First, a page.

Staff of the Commonwealth Scientific and Industrial Research Organisation (CSIRO) have overwhelmingly rejected a proposed enterprise bargaining agreement that would cut workplace rights and conditions, for a pay rise well below inflation. A ballot announced on November 1 revealed that 70% of eligible staff voted against CSIRO management's proposed EBA, dealing a further setback to the Turnbull government's faltering public sector bargaining policy.
The decisive vote by staff comes on top of years of severe cuts to jobs and research capacity for Australia's primary public scientific body. CSIRO workers are effectively throwing down the gauntlet to the government's industrial relations policy.
On November 1, CSIRO Staff Association secretary Sam Popovski called on the CSIRO executive to accept the result of the ballot and change tack immediately.
"This strong result sends a clear message that CSIRO staff will not accept cuts to workplace conditions and rights. It's now up to the CSIRO executive and board to genuinely listen to the views of staff, drop this regressive bargaining policy, and get a fair deal done.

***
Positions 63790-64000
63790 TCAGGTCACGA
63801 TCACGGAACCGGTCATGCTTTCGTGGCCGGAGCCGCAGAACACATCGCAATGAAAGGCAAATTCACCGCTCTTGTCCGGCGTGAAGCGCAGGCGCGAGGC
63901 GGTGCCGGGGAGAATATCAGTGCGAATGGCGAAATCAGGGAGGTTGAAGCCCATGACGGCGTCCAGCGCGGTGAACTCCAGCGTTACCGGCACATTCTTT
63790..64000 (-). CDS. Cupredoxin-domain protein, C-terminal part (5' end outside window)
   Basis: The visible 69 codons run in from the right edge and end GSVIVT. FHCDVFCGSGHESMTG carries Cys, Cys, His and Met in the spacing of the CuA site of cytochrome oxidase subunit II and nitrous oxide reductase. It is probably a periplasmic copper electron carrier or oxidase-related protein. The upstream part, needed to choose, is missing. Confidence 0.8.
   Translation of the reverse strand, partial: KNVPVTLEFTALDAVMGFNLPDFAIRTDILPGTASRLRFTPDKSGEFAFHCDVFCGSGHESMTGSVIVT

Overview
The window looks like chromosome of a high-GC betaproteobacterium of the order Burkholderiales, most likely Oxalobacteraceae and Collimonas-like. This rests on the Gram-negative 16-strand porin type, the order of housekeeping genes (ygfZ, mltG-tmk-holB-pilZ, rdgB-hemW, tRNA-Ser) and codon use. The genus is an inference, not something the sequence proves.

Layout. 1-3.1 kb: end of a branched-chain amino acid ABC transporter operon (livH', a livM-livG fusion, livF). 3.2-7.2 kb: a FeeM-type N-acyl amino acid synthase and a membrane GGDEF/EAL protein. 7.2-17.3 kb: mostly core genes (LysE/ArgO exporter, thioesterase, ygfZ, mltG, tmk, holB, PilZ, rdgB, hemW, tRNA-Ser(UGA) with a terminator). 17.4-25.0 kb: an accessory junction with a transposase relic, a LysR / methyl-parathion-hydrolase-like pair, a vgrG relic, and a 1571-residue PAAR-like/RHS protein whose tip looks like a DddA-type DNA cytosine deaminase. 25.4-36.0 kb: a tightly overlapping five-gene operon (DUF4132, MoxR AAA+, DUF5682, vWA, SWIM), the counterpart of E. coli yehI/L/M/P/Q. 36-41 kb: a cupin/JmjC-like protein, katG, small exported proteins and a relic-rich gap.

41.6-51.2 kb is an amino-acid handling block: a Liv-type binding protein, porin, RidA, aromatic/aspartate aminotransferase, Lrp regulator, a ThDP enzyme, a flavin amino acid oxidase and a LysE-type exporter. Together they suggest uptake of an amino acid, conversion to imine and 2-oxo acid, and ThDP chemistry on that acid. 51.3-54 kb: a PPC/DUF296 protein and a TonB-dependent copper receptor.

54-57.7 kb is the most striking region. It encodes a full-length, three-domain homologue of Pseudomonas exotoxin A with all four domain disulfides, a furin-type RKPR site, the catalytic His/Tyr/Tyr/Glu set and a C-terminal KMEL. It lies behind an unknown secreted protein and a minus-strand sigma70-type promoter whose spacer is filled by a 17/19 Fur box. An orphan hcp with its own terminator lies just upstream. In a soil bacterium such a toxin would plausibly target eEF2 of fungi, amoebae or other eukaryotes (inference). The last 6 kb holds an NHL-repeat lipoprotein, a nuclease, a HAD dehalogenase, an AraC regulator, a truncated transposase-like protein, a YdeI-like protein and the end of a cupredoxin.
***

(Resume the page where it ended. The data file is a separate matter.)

"The Staff Association calls on the CSIRO executive to seize this opportunity and urge the government to change the bargaining policy which remains the major obstacle to rebuilding trust across the organisation."
Community and Public Sector Union national secretary Nadine Flood said: "This ballot is no surprise given the damage the Turnbull government has inflicted on CSIRO workers through its unworkable Commonwealth bargaining policy.
"CSIRO staff won't get the fair enterprise agreement they deserve until the Turnbull government makes sensible changes to its bargaining policy so agencies are free to resolve this dispute, which has run for well over 1000 days.
"The fact that ABC staff, who were not subject to the failed Commonwealth bargaining policy, were able to secure a new agreement that includes domestic violence leave and extra parental leave, shows how cruel and flawed the government's approach is."